Photographing the Female is a transnational project and exhibition that explores female identity and representation in photography through the lens of 25 contemporary artists. Bringing together photographers from 17 countries, the exhibition explores the diverse state, condition and role of women around the world today. "Having always been concerned with the place and role of women in society I conceptualized Photographing the Female because I think it's essential that we continue to push female narratives to the forefront of social storytelling," explains Danish photographer and curator Sarah Julie Ege Høilund.
"It's about understanding that the concept of the female is totally fluid but that it's still impossible to escape societal notions and ideas. Also, in a world where images and information are exchanged every day it seemed pointless to limit the project to photographers from just one country. My friends Matilde Søes and Poulomi Basu (whose work is in the show) helped me get the project to where it is now and at its core it's all about collaboration furthering understanding and tolerance."
Wildly different, each artist offers an intimate portrait of womanhood. Juxtaposing them makes it clear that the female identity is a complex and fluid concept, which holds no ultimate truth or definition. We asked five of our favorite photographers from the project to open up about their work.
Prarthna Singh, "Sakshi." Image from her series The Wrestlers, 2015
"Living in India comes with its own share of social pressures and vulnerabilities, which are imposed, assimilated, and lived with varying degrees of severity. I have had the privilege to be surrounded by some incredibly strong women in my life who continue to remain a source of inspiration to me and to the work I do." - Prarthna Singh, India
Luo Yang, "Xie yue." From the series Girls, 2008-2016
"The world itself is diverse, there are different races and regions. I think we can only see a small part of female stories each time. But generally, I feel that there are not enough stories told. Besides, artists are very often limited by their own restrictions and regional morals. But I can see there are interconnections among different artists and portraits of female experience all over the world and a common mindset to empower the female. Hopefully, this adds to the diversity we can see and feel." - Luo Yang, China
Jamie Knowlton, "Paso Del Mango," 2015
"Predominantly, there exist underlying micro-agressions for all femmes living in a patriarchal society. Even my male-identified friends have occasionally perpetuated some type of small violence towards me and not recognized it until I illuminated it. Day to day, I deal with fighting harder for things that may come more easily to others. However, I feel it is important to highlight that this is especially true for those in poverty and lower economic situations. In the Pacific Northwest, there is a vibrant history of femmes pushing back on the boundaries misogyny places upon them." - Jamie Knowlton, US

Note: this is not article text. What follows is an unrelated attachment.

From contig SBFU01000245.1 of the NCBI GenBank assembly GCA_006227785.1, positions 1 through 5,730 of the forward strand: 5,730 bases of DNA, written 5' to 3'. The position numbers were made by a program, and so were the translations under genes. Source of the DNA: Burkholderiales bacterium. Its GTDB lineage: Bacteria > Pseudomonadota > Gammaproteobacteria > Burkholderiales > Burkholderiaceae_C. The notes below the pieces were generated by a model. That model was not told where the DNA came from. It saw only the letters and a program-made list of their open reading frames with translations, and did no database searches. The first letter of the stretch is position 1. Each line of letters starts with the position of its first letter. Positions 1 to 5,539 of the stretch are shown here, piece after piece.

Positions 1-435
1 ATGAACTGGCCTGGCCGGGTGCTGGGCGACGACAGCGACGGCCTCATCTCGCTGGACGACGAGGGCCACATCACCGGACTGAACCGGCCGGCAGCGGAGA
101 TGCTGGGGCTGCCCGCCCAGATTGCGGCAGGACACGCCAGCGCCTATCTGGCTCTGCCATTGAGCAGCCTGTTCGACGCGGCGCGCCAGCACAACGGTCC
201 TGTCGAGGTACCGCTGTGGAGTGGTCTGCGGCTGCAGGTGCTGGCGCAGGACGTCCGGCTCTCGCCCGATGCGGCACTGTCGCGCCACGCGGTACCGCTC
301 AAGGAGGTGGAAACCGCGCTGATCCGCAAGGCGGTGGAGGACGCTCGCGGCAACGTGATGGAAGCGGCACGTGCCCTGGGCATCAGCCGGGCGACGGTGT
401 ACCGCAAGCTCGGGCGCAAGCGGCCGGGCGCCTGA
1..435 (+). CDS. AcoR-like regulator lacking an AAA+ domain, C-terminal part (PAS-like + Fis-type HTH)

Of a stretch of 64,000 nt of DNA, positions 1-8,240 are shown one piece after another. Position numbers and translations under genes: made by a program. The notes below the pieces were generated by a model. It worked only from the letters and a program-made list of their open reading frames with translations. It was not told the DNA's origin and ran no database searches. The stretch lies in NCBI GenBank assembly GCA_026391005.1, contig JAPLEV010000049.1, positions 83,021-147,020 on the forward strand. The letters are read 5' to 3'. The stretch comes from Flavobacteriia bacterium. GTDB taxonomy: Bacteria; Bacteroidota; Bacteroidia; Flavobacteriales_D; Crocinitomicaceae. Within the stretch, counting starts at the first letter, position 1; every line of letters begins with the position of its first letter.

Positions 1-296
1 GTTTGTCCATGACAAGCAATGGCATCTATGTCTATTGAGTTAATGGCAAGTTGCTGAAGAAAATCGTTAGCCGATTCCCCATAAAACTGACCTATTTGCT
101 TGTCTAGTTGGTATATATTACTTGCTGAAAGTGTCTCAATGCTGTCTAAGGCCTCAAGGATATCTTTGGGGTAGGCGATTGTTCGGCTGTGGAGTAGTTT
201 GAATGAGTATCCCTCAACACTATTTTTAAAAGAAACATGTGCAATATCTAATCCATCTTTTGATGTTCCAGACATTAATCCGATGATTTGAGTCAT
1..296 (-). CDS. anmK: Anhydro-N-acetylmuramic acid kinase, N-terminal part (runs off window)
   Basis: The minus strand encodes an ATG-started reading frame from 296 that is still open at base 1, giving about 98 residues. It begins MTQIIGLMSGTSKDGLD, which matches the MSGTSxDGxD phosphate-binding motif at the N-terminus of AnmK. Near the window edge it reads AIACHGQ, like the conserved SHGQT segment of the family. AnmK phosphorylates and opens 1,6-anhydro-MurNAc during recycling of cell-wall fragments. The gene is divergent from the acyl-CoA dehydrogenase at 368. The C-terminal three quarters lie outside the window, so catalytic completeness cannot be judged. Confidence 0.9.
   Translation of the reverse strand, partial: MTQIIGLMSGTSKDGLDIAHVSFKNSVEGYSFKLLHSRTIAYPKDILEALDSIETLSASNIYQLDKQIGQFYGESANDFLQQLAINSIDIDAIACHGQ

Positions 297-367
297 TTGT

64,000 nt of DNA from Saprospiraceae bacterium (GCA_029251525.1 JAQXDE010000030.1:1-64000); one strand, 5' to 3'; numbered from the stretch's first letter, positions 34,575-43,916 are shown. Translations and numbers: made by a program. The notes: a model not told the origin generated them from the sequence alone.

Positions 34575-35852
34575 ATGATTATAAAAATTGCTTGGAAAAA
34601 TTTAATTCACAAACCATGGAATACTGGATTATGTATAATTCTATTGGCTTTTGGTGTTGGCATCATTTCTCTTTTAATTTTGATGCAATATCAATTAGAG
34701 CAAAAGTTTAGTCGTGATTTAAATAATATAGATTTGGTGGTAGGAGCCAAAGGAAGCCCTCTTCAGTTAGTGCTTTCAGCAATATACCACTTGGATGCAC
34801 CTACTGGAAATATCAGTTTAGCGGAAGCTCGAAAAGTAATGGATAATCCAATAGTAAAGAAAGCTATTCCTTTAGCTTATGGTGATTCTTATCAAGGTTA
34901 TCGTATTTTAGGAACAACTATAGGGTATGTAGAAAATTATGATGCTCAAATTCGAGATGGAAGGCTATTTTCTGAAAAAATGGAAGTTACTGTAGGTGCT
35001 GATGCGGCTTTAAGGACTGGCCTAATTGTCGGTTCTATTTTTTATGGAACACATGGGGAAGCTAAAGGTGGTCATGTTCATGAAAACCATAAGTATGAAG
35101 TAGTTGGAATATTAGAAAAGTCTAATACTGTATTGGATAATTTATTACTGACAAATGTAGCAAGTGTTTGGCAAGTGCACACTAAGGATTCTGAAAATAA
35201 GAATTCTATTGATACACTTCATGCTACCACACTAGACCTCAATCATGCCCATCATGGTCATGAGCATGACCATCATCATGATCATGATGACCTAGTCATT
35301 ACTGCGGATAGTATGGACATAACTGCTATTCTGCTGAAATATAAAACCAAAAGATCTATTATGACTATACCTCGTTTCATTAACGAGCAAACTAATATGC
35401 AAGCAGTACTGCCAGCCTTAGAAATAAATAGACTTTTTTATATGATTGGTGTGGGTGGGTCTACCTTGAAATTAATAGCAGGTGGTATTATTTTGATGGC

Birthe Piontek, "Mask" (found photograph), from the series Lying Still, 2014
"I know that a lot of women are drawn to my work and that's really wonderful, but it's even nicer when men are interested and in a way moved by it. As much as my work is about womanhood, it also speaks about very universal themes like mortality, change, and loss. These are universal themes of being human, not only of being female!" - Birthe Piontek, Germany
Image from workshop with teen girls at Mumbai's Dharavi Art Room
"Being born a girl comes with a lot of baggage, since there is a preference given to male children. In my country having more than two female children at home warrants a prenatal sex determination test (which is illegal) and if the fetus discovered to be a female it is immediately aborted. Having a girl child means having to protect her from sexual harassment and molestation and maintaining her 'purity' to ensure she gets married, because to the parents of a girl there's no bigger shame than an unwed young girl. In order to keep up with the demands of the family girls have to not only give up a lot of things that they really enjoy like sports, but also have to ensure they are not too successful lest they become ineligible for marriage." - Aqui Thami, India
Poulomi Basu, image from her series A Ritual of Exile, a longterm project on normalized violence against women
Rania Matar, "Christina, 10." Beirut, 2012. From the series Becoming.
Tasneem Alsultan, image from her series Saudi Tales of Love, 2016
Photographing the Female (March 9 - 23) is part of Mumbai's FOCUS Photography Festival.
Text Tish Weinstock